One of the thrilling features of the Iron Man movies is the idea that Tony Stark can step into a mechanized robot suit and control it as if he were just moving his body naturally. The suit is expertly designed to understand his movements in real time and seamlessly amplify them to give him superhuman powers. The promise at the heart of the Iron Man suit is one of harnessing the immense power of technology without having to “speak the language of” the technology– the expectation that machines should just know what we want to do and support us effortlessly in doing it.
We expect learning and collaboration software to perform like the Iron Man suit– to support the many different ways we could choose to use our bodies (or our minds and hearts!) and to facilitate those activities. Taking an offline task like teaching and trying to perform the same actions through a learning management system often feels clunky, frustrating– like dancing in a medieval suit of armor.
In the real world, it’s easy to look around a room and see everyone’s faces, look them in the eye, and talk to them naturally. In online ed that same action requires a dedicated video chat system, a webcam, a microphone, a fast connection, a license for more than 10 people, blah blah blah.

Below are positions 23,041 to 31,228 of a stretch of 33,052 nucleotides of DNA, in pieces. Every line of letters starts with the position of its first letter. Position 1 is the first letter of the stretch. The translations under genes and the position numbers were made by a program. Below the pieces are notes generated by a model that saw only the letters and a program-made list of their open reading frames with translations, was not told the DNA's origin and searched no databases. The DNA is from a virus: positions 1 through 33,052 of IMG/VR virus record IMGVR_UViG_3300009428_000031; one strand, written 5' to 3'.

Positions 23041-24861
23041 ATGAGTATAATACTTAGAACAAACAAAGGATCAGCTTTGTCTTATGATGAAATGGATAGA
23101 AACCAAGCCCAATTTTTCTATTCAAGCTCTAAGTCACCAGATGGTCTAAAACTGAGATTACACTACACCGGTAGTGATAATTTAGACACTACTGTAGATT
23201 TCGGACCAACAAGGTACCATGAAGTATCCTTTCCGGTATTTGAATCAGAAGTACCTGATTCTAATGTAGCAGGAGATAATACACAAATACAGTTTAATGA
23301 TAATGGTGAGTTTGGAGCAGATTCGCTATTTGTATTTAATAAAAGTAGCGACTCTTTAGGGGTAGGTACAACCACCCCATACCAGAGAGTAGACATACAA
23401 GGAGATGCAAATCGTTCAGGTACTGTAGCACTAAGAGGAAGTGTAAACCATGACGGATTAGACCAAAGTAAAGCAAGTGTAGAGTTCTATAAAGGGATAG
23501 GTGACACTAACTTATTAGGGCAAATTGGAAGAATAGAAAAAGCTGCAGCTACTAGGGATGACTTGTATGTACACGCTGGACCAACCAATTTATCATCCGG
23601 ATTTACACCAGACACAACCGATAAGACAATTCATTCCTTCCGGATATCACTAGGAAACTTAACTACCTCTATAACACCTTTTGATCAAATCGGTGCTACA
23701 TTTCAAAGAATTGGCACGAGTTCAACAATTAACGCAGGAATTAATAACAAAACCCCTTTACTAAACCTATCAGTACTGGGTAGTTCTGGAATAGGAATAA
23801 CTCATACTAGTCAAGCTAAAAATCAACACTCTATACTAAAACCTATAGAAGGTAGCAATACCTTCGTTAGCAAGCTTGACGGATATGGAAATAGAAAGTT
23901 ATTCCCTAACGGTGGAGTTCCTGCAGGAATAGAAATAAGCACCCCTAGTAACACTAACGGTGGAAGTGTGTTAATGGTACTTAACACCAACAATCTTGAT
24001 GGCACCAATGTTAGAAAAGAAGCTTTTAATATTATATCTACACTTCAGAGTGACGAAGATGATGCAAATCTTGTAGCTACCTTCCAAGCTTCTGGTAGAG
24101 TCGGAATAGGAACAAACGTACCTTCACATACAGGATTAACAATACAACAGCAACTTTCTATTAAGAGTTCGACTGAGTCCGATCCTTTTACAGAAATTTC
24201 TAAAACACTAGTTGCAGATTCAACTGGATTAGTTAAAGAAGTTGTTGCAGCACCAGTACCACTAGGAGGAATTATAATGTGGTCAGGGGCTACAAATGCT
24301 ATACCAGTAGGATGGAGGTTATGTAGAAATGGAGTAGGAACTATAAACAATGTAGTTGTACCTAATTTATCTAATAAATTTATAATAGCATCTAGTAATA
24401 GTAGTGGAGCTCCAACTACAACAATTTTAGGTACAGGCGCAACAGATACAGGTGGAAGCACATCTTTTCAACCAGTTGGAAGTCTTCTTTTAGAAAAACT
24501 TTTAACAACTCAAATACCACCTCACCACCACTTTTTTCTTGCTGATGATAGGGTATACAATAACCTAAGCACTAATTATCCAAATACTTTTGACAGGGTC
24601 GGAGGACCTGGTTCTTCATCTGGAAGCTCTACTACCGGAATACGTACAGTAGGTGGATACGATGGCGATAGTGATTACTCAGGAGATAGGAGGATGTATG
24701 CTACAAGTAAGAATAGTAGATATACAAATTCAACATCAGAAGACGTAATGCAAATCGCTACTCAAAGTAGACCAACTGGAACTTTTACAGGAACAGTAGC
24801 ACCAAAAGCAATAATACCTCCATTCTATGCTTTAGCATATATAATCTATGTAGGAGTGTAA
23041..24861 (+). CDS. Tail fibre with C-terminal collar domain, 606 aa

In the real world, getting everyone to look at the same document at the same time is simple– when you’re online, you have to evaluate which collaborative document platform can integrate with your LMS, support annotation, allow file uploads, work on all platforms, blah blah blah.
“Sorry, sir. That Maneuver is Not Supported”
Often, software tools are developed to solve a specific problem under a specific set of conditions called a “use case”. These use cases are always tightly focused and seldom match the full range of actions we could take in the real world outside of the software. Instead of the “do it all” Iron Man suit, we end up with a suit for walking with an attachment to make it a flying suit, another to add shooting capabilities, a “turning your head” plugin, and so on. The result, much to the frustration of the average faculty or student, is that we have a huge collection of tools to choose from that all do mostly the same thing with slight variations, and it’s hard to tell which to use when. Each additional feature comes with its own additional cost, terms of service, interoperability issues, etc.
Users grow frustrated because actions that should be simple, like share a document with a group of friends and highlight relevant passages, are not always easy to do in whichever tools they’re given to use. This problem is especially limiting in top-down technology environments where end users are not free to install, purchase, or integrate the tools they need in response to new challenges.
This limitation of users’ abilities can take on political significance when they are not free to express their full range of thoughts or emotions within your software ecosystem. The classic example is Facebook, which famously lets you “like” things but does not give you an equivalent button to “dislike” it or express other emotions. What activities are your users not free to engage in because they don’t have the appropriate tools?